Tuesday, March 31, 2015

The Domestication of Viruses

It's one of the big advances of our time. (And perhaps ironically, the most useful virus may turn out to be HIV).

But another virus is now showing promise. Remember polio? Thank vaccination for the fact that most of us can't. (And thank anti-vaxxers if any of us see it again, but that's a side issue).

Scientists have redesigned polio to make a virus called PVS-RIPO. This virus likes...cancer cells. And only cancer cells. It's erased or significantly reduced brain tumors...and not just in monkeys, either.

It's very likely that the "cure" for cancer will turn out to be an entire pack of redesigned viruses. And that the descendents of the virus that crippled Franklin D. Roosevelt will save a lot of lives.

Monday, March 30, 2015

Review: The Finisher by David Baldacci

The Finisher is yet another YA dystopia. I'm honestly starting to get tired of them - can we have some positive YA science fiction already?

It's well written and appears to be fantasy - I stress appears to be because the book is kind of strange and I'm not sure where it falls - with no help provided by the back cover or the imprint. The worldbuilding is solid so far.

Vega Jane is a young woman growing up in the town of Wormwood which, as everyone knows, is the entire world. Around it is the Quag, a forest full of monsters that can and do eat anyone who enters it. She works at the factory that makes everything used in Wormwood, putting the finishing touches on various objects to make them look handmade. With both of her parents in the town nursing home facility (apparently with dementia), she's also trying to look after her kid brother John.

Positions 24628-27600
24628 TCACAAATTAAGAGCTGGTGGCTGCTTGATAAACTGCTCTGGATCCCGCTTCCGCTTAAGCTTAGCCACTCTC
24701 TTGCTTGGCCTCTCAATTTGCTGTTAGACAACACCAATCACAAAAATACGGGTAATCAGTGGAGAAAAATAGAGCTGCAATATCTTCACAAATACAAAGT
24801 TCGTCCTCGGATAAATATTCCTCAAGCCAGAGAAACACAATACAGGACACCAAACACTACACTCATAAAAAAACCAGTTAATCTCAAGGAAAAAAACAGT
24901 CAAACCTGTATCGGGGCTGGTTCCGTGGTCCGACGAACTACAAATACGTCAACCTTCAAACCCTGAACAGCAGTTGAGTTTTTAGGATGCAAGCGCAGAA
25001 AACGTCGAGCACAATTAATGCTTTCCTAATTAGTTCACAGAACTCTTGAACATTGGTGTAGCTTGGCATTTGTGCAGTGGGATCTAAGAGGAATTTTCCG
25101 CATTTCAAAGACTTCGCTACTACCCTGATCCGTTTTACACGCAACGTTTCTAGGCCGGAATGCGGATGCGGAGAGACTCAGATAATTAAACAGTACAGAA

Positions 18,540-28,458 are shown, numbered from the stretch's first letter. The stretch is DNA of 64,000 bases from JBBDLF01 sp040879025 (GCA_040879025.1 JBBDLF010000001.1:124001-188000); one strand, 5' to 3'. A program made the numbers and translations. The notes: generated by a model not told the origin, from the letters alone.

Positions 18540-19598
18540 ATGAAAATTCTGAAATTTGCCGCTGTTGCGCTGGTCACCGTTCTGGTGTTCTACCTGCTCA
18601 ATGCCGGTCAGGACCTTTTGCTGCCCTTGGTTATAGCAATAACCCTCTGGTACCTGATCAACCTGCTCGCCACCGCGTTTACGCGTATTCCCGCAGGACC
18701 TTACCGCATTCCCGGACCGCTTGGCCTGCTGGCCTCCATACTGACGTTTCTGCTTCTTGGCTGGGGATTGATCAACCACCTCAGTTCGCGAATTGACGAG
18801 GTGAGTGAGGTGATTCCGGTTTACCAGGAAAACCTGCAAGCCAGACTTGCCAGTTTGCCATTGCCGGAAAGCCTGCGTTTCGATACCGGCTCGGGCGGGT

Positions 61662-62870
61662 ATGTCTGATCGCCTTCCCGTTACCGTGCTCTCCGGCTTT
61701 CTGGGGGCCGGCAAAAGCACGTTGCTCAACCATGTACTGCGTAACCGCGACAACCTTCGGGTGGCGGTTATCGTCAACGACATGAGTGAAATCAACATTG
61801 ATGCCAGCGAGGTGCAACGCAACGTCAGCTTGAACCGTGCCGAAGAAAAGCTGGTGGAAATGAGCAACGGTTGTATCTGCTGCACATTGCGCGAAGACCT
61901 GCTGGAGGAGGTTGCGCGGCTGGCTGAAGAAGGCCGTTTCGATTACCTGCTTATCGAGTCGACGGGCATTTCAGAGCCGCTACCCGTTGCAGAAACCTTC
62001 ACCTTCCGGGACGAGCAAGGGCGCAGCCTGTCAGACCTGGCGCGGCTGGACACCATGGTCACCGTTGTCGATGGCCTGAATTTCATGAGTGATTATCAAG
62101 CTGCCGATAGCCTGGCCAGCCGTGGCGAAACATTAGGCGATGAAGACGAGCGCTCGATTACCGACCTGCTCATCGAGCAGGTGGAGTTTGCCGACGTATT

Of course, the story's really about the truth behind Wormwood, the Quag and what might lie on the other side of the Quag...but in this first book we don't get to see anything outside of Wormwood itself. Which is more than enough - corrupt politicians, sorcery (or psionics, it's not clear), places people are forbidden to go and a divide between the rich and poor that might as well be a gulf. It's not a classic dystopia...from almost page one I feel as if Wormwood is more like, well, a concentration camp. There's no feel of "this is the way somebody thought society should work but they screwed it up" as in the best dystopias. It's more "these people are trying to control everyone, possibly for their own survival."

Where the book really falls down is the use of conlang. For example, Baldacci uses male and female instead of man and woman throughout, and then resorts to the hideous construction of "male-handled." Uh, nope. If you're going to use alternate terms for basic concepts like years, then they have to feel like words people will actually use. (Sessions? Really?) Instead of pulling me further into the world, the conlang threw me out of the story repeatedly. And the use of another word instead of human made me wonder if the people were human, except from the way they were described? Okay, I still don't know if they're human.


Despite this, there's some solid worldbuilding in here, an interesting heroine and absolutely no love triangles. He has to get points for that last.

Copy obtained at World Fantasy Con.

Friday, March 27, 2015

Watch Those Contests

I entered a writing contest. I'm not going to name and shame, but it appears they may have published people's work without an actual contract or payment.

Make sure you read the terms and conditions before entering a contest - in this case there were no formal terms and conditions, and from now on I'm going to be making sure there are some.